The Sisters of St. Francis of Philadelphia are far from the largest shareholders of AmerisourceBergen (NYSE: ABC), one of the country’s so-called big three drug distributors.
But that didn’t stop the Aston, Pennsylvania, community of approximately 400 Catholic women from exercising their shareholder rights. In 2017 they asked the company’s management to produce a report that examined the role AmerisourceBergen plays in the opioid supply chain. They also requested that the company consider the risks it faces as a distributor of opioids.
Nuns aren’t the only shareholders AmerisourceBergen and other drug companies are contending with. The International Brotherhood of Teamsters as well as the treasurers of multiple states are leading shareholder campaigns aimed at opioid distributors.
As you can imagine, there isn’t much overlap in membership between these three groups, but they share a common goal when it comes to tackling the nation’s opioid crisis. So it made sense for them to band together to form the Investors for Opioid Accountability (IOA), a coalition of investors seeking to hold pharmaceutical manufacturers, distributors, and retailers accountable for risks to their shareholders and to society at large as a result of their business involvement with opioid medication. Today, the IOA represents 54 institutional investors of all types, amounting to $3.5 trillion in invested assets. It has pressed drug distributors on issues such as separating the roles of CEO and board chair, disclosing when executive incentives have been recouped (clawbacks), and considering legal settlements when calculating executive pay.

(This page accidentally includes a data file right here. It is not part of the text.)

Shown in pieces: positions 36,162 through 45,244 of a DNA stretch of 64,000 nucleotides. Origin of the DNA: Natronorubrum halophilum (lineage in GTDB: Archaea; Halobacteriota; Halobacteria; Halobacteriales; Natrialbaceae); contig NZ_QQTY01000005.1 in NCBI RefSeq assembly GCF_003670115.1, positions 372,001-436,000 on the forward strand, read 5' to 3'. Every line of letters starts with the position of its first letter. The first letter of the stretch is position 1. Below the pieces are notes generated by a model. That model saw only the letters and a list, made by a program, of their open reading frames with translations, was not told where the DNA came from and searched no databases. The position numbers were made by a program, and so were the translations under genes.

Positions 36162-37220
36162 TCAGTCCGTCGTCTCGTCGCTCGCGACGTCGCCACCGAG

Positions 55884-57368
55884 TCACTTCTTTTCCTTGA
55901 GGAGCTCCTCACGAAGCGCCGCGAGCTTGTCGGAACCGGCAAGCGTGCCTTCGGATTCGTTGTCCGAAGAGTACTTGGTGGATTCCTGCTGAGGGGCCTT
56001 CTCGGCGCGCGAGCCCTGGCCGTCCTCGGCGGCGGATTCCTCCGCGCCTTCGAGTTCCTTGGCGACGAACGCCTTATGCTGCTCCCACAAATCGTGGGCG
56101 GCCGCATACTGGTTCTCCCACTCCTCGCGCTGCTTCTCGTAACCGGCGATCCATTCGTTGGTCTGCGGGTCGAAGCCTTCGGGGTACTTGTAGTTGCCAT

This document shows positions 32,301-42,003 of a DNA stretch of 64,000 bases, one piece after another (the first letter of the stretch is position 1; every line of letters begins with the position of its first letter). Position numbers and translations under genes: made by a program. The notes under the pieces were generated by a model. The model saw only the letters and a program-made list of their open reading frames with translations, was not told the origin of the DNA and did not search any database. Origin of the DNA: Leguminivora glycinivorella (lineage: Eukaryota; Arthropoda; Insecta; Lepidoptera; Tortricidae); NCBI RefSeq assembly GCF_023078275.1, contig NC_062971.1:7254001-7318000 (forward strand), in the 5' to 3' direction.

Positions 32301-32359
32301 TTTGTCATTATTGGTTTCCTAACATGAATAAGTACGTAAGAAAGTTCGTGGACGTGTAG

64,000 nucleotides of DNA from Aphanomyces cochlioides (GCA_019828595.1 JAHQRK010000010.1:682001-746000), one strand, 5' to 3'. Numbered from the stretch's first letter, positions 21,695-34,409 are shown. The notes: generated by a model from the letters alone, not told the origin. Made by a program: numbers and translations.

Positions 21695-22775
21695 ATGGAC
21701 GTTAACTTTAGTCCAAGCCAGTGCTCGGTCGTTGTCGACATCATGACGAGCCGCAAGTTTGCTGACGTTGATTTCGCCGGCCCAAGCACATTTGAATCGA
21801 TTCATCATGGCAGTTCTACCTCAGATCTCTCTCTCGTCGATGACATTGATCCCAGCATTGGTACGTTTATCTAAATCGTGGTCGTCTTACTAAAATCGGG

At the heart of the IOA’s requests is a straightforward, timeless corporate governance message—that executives should be rewarded for creating long-lasting company value and, importantly, not be tempted to put the company into risky, shortsighted positions. But the IOA’s origin story is also a great answer to a question investors often ask themselves: How can I change corporate behavior? After all, I own only a fraction of this company—why would management bother to listen to what I have to say?
What one proxy vote can do
You may not have the time or the wherewithal to sit down with company management or put together a shareholder proposal. But you can still practice active ownership. You have the power of the proxy vote, which gives you the right to vote on other shareholders’ proposals and for (or against) board members who may (or may not be) aligned with your way of thinking about corporate governance.
So what can one vote do? Perhaps not much alone, but a lot together. You can, of course, choose to vote your own proxies. Or you can give proxy-voting authority to an asset manager if you’re convinced that manager’s tenets around proxy voting align with yours. Because they have authority to vote for many of the investors they work with, such managers bring more clout to proxies, helping you, like the Sisters of St. Francis, wield greater power than you could alone.
The results of active ownership
The Sisters of St. Francis proposal garnered a very strong 40% support—a figure that’s all the more impressive considering it was the first time it had been on the AmerisourceBergen ballot. In turn, the drug company has since promised to create the requested report by the end of the third quarter of 2019.
Meanwhile, the IOA successfully persuaded AmerisourceBergen to separate its CEO and board chair positions. The company was a holdout among its peers, who had already made this crucial reform. Opioid manufacturer Teva Pharmaceuticals responded to a similar proposal that wouldn’t exclude legal settlements in executive pay calculations.
The bottom line
According to the Centers for Disease Control and Prevention, more than 47,000 people died in the US from opioid-related overdoses in 2017, or about 130 a day. The big three drug wholesalers—AmerisourceBergen, McKesson, and Cardinal Health—control more than 80% of the market that moves pharmaceuticals from manufacturers to pharmacies and hospitals. That’s a lot of accountability, and shareholders (even smaller ones) have demonstrated that, when they work together, they can use active ownership to hold those companies accountable. Every vote counts, and this becomes especially true when good corporate governance becomes a matter of life or death.